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Thomas Rhett’s Wife Opens Up About Saving Sex For Marriage

Posted by Axis on August 26, 2020

(Header image via Dailymail.co.uk)

On May 5 Lauren Akins, wife of popular country artist Thomas Rhett, released a memoir called Live in Love about the couple’s love story. The memoir explores what it’s really like to be in the relationship that fans have imagined to be perfect, and what it takes to continue loving each other through the challenges of life. In an interview with Today about the book, Lauren opened up about why she and Thomas Rhett waited to have sex until marriage. 

We were both virgins. We’d taken our parents’ words and our youth leaders’ words to heart, and there was something so special about knowing we were starting from the same place as we thought about getting married.

This perspective can feel rare and strange in a culture where gratuitously pornographic songs like “WAP” (very strong lyrics, read at your own discretion) are celebrated as empowering. At the tamest level, sexual exploration often is modeled in our culture as just a normal part of finding oneself. As a result, many young people can feel eager to give their virginities away in the hopes of gaining popularity, status, and bragging rights (something Devi on Netflix’s Never Have I Ever was desperate to do).

Lauren admits that she and Thomas aren’t perfect, but that they did ultimately decide that saving their virginity for one another was an important value to uphold. 

If either of us had dated people who didn’t have the same values, who knows what might have happened? I mean, don’t get me wrong, it’s not like we didn’t kiss a ton or get a little too close a few times. We just always made a choice to stop short of breaking the promise we’d made: to save ourselves for marriage.

Lauren rejects the view that abstinence is old-fashioned and outdated by sharing about how special sex can be with someone you intend to spend the rest of your life with. She also reminds us how big of an impact our words and roles can have on the next generation — even if we don’t see the full effect of our impact for a while. 

Perfection is not the goal

Thomas Rhett once wrote a song for his wife called “Die a Happy Man,” which gave fans the impression that they’re a perfect couple. In the music video, they walk freely alongside horses on the beach, and never stop smiling. How could they possibly struggle in life? One of Lauren’s main goals with the book was to deconstruct this facade

We do love being married and we do love our kids, but I think that we struggle just like every couple does. And as a woman, I struggle like every woman does. As you know, every day is not easy and our kids are not perfect, our marriage is not perfect, and I don’t have a perfect view of myself. So I just think being vulnerable and honest is just something that our world really needs right now.

When we leave out the fact that we all sin and fail, we run the risk of pushing unrealistic standards on others. This pushes away the possibility of having a deep connection with them. As we think about our children, it’s important to recognize our own imperfections before focusing on theirs, so that we can approach them with love and understanding in all situations.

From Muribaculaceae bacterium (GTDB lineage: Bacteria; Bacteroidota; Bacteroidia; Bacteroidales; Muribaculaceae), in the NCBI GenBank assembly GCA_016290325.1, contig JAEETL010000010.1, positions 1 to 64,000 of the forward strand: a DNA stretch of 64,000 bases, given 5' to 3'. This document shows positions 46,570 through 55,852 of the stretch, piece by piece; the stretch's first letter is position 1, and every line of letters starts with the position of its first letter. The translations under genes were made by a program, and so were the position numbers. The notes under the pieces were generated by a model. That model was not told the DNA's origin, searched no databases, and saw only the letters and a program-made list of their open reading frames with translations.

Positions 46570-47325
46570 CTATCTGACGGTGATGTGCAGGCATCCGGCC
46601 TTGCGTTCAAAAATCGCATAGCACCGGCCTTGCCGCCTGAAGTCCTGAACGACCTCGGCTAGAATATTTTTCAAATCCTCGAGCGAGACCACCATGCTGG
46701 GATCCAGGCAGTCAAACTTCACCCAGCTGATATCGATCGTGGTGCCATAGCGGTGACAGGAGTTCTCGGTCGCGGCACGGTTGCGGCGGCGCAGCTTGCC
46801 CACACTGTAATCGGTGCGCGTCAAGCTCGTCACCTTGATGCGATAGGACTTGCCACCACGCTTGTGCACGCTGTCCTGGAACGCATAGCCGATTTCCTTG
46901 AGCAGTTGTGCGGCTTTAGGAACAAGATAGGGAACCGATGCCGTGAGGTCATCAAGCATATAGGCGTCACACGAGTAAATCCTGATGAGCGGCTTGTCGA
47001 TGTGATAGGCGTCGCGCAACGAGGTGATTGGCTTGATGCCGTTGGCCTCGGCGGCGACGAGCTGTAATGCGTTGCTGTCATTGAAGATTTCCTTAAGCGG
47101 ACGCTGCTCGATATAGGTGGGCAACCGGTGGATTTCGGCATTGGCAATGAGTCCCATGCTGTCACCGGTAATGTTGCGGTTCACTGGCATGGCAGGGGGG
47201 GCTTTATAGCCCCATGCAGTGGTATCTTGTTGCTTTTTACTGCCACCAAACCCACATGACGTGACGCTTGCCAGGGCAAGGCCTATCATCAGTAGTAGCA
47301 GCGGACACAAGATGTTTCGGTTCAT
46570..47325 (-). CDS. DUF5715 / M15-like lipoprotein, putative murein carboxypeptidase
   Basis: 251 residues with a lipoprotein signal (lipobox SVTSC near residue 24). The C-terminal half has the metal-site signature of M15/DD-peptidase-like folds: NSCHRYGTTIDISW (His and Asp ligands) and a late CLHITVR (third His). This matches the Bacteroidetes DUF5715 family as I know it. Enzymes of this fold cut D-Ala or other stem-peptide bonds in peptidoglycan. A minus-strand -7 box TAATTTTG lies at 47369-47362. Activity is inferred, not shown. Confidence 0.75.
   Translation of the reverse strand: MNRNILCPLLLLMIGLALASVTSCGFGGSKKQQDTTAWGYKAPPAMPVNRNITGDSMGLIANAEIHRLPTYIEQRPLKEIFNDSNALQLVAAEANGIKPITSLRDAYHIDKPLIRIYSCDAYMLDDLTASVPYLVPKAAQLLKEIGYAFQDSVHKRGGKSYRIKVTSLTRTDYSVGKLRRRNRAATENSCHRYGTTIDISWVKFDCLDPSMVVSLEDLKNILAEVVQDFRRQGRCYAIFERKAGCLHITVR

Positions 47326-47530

What if my teen has already been sexually active?

No one has ever lived a perfect life but Jesus Christ, and we can’t expect that our children will match him. We should do whatever we can to destroy any binary conception of purity/impurity. Those who are taught that purity is all-or-nothing, and then sin sexually, may feel trapped in a continuous alienation from God. In fact, an affirmation of God’s unwavering love to someone who has sinned sexually might be the very thing that leads them to pursue a lifelong devotion to Jesus. There is always room for grace—for ourselves and our children.

As long as we still have air in our lungs, it's not too late to go to God. If your teen is struggling with feelings of guilt, shame, or both, show them love, grace, and forgiveness. Shame only invites isolation and pain, but kindness and understanding invite restoration and deeper relationships. 

Reflection and discussion 

Lauren and Thomas set a beautiful example of how a couple can love each other fully, while also keeping marriage sacred in their lives. If this is something you feel ready and comfortable talking about with your teen, use these questions to get a conversation going.

Reflection questions:

  1. Is sex something your family talks about?
  2. What would it take to create a safe space to discuss the topic of sex with your child?
  3. If you discovered that your child had sex, how would you respond?
  4. How can we reject fear and embrace the truth of God’s sovereignty in all things?

Questions to ask your teen:

  1. How do you feel about Thomas and Lauren’s decision to wait until marriage? 
  2. Do you want to wait until marriage with your future spouse? Why or why not?
  3. What does culture say about sexuality? 
  4. What married couple do you look up to? What do you admire about their relationship?
  5. What do you think makes a successful marriage?
  6. Why is it important to acknowledge our imperfections? 
  7. Do you feel like the church does a good job in talking about sexuality?

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